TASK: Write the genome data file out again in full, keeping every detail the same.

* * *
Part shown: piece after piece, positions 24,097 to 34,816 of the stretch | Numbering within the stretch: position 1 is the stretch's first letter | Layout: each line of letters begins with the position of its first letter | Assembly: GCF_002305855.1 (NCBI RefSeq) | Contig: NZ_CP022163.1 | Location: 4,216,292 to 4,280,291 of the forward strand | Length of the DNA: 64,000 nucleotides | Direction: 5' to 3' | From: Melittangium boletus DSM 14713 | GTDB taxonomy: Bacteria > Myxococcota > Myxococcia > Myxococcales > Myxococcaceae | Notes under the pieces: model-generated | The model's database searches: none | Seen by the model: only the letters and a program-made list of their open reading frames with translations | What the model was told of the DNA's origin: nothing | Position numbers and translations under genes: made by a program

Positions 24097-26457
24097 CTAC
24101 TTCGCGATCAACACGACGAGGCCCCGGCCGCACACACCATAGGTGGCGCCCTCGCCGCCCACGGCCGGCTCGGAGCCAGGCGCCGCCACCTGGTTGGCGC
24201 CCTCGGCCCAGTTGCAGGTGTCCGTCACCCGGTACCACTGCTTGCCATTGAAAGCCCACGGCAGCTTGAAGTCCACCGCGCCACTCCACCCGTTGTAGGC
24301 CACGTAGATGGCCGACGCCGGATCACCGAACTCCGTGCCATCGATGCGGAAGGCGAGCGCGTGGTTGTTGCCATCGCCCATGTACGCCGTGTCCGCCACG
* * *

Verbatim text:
Part shown: piece after piece, positions 24,097 to 34,816 of the stretch | Numbering within the stretch: position 1 is the stretch's first letter | Layout: each line of letters begins with the position of its first letter | Assembly: GCF_002305855.1 (NCBI RefSeq) | Contig: NZ_CP022163.1 | Location: 4,216,292 to 4,280,291 of the forward strand | Length of the DNA: 64,000 nucleotides | Direction: 5' to 3' | From: Melittangium boletus DSM 14713 | GTDB taxonomy: Bacteria > Myxococcota > Myxococcia > Myxococcales > Myxococcaceae | Notes under the pieces: model-generated | The model's database searches: none | Seen by the model: only the letters and a program-made list of their open reading frames with translations | What the model was told of the DNA's origin: nothing | Position numbers and translations under genes: made by a program

Positions 24097-26457
24097 CTAC
24101 TTCGCGATCAACACGACGAGGCCCCGGCCGCACACACCATAGGTGGCGCCCTCGCCGCCCACGGCCGGCTCGGAGCCAGGCGCCGCCACCTGGTTGGCGC
24201 CCTCGGCCCAGTTGCAGGTGTCCGTCACCCGGTACCACTGCTTGCCATTGAAAGCCCACGGCAGCTTGAAGTCCACCGCGCCACTCCACCCGTTGTAGGC
24301 CACGTAGATGGCCGACGCCGGATCACCGAACTCCGTGCCATCGATGCGGAAGGCGAGCGCGTGGTTGTTGCCATCGCCCATGTACGCCGTGTCCGCCACG